symbolism. I came across it again recently, and it has taken on a whole
new meaning for me, as I am going through a period of major depression. I
can relate my pain and dispair with the caged bird, and know that I have to
break free of the "cage" of depression so that I can again "leap on the
back of the wind." Thank you, Maya, for giving me a way to see what I need
to do.

Annie from United States
Comment 117 of 526, added on March 10th, 2008 at 12:02 AM.

In the poem "I Know Why the Caged Bird Sings", by Maya Angelou, the author
tells a tale of sorrow, and desire, comparing a free bird to a caged bird.
The beautifully written poem opens your eyes to the sad truth about
segregation, through a wonderful blend of similes, metaphors, rhyme,
repetition and assonance. This poem has a deeper meaning that is the
ongoing plight to end the racial segregation in the United States.
Maya Angelou expresses in her poem two opposite lives living in the same
society, with the free and caged bird. White people represent a free bird
able to "[leap] on the back of wind", and do as he, or she chooses. The
line "The free bird thinks of ... the fat worms waiting on a dawn-bright
law and names the sky his own" demonstrates that most of the white society
cares more about their wealth and very little about the black community's
oppression. Angelou also implies that black citizens of the United States
are very much like a caged bird, "his wings are clipped and his feet are
tied..." except for that the bars on a black citizens cage, that restrict
him from the joys of freedom and give him a "grave of dreams", are not made
of cheap metal or plastic, but of racist oppression, discrimination, and
segregation. Because of the caged bird's oppression, "[he] sings with a
fearful trill of things unknown and longed for still", like how civil
rights activists wrote papers, gave speeches, and organized protests for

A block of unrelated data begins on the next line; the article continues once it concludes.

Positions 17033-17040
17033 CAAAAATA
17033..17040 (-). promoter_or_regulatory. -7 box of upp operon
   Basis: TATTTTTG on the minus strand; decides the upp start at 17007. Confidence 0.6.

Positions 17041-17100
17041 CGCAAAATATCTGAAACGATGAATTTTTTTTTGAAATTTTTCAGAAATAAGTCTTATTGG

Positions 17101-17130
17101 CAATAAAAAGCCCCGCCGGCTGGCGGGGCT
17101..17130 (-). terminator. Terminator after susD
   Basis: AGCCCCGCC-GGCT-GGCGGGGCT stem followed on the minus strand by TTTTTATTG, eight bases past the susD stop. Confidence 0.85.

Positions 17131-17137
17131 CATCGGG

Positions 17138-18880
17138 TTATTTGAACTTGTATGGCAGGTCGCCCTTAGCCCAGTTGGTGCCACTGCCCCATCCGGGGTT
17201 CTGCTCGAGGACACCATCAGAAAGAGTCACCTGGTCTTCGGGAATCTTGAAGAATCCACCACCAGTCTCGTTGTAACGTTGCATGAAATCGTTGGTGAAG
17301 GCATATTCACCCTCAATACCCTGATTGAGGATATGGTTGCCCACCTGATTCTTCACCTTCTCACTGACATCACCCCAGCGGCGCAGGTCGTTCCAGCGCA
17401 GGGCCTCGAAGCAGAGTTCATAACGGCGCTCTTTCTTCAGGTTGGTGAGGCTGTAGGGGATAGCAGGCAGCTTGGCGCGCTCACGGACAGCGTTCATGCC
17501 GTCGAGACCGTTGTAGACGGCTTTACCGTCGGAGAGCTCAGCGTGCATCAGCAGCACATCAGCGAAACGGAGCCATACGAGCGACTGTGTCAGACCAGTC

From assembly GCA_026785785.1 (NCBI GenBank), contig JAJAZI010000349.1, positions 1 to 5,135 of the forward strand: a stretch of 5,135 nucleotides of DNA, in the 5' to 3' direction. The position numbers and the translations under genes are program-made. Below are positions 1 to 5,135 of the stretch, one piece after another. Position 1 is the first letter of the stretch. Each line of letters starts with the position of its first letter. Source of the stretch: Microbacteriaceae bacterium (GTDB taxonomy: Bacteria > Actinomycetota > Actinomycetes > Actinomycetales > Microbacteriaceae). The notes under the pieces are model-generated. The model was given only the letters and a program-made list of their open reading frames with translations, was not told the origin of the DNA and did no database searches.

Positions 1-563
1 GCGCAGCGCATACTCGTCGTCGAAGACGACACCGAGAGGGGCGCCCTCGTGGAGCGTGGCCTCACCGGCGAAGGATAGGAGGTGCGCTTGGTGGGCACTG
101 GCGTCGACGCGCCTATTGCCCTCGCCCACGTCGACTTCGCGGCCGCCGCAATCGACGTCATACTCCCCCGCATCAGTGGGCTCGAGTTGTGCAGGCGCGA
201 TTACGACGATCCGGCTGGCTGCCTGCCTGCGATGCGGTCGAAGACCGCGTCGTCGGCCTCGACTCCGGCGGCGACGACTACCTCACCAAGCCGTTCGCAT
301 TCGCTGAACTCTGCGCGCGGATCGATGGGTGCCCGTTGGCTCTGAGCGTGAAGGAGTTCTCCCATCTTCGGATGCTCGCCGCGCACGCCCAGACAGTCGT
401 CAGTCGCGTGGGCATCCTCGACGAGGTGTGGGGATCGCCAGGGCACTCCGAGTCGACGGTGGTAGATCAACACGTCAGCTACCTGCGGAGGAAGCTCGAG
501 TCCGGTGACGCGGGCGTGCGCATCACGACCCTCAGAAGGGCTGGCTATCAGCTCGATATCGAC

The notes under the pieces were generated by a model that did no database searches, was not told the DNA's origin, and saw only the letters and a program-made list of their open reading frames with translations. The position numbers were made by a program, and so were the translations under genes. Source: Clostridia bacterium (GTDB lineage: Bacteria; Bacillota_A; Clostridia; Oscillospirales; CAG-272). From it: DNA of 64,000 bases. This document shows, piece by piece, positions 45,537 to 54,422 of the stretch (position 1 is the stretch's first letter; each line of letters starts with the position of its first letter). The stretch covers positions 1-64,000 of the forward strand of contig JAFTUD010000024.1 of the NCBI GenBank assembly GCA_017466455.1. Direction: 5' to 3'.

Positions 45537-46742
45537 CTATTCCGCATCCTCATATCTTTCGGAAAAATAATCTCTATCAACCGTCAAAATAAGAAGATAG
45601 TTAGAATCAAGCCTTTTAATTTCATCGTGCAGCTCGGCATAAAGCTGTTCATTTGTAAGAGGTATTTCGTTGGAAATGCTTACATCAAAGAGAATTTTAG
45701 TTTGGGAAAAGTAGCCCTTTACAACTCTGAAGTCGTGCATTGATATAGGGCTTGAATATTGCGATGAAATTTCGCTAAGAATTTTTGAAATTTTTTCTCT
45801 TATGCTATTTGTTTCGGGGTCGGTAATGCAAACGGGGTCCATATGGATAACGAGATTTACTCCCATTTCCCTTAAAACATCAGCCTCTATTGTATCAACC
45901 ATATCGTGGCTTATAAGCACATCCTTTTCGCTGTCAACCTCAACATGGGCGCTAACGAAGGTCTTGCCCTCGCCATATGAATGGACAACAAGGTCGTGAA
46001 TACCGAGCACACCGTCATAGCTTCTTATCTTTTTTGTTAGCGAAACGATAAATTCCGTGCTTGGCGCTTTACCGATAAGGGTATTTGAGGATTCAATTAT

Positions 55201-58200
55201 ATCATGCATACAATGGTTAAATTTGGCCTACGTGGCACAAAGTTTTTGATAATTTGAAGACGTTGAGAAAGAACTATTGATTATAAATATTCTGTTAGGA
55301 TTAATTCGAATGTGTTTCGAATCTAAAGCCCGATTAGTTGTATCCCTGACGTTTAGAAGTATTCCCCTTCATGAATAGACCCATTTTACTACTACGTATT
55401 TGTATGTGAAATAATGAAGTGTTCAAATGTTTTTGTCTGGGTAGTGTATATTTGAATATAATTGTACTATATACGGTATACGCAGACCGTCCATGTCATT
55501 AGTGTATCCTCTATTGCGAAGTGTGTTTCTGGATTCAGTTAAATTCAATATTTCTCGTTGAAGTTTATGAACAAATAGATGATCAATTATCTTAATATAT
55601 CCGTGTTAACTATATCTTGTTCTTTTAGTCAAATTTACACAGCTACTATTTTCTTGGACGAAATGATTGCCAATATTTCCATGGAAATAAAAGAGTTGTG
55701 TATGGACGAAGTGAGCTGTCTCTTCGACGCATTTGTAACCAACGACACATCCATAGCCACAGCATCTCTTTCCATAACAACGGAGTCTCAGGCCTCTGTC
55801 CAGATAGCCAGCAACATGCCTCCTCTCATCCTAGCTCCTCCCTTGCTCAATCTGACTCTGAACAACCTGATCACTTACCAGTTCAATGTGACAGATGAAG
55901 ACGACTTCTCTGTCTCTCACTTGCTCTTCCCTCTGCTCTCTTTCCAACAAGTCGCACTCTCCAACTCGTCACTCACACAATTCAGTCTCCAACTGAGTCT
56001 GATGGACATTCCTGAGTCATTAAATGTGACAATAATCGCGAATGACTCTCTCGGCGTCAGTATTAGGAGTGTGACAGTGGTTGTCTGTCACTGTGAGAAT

equal rights in America so no citizen felt as if he was in a cage.
When Angelou says that the black citizen's "tune is heard on a distant
hill," her message is that the white society is can hear their cries for
equality but only faintly. Finally in her last line of the poem, she says,
"for the caged bird sings of freedom", she means that the plight for
equality is slowly improving, but is nowhere near the end, and the only way
to get to the end is to make everyone aware of this social injustice.
Angelou believes in equality for all of mankind and declares through her
poem that even though there are social injustices in life, hope and
persistence can lessen, and eventually get rid of segregation. This poem
tries to show that even though the free bird and the caged bird are still
birds, one is free and the other is a prisoner, despite that they both
deserve freedom and the opportunity to be happy.

Jana from New Zealand

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Information about I know why the caged bird sings

Poet: Maya Angelou
Poem: I know why the caged bird sings
Added: Feb 27 2004
Viewed: 9434 times
Poem of the Day: May 8 2007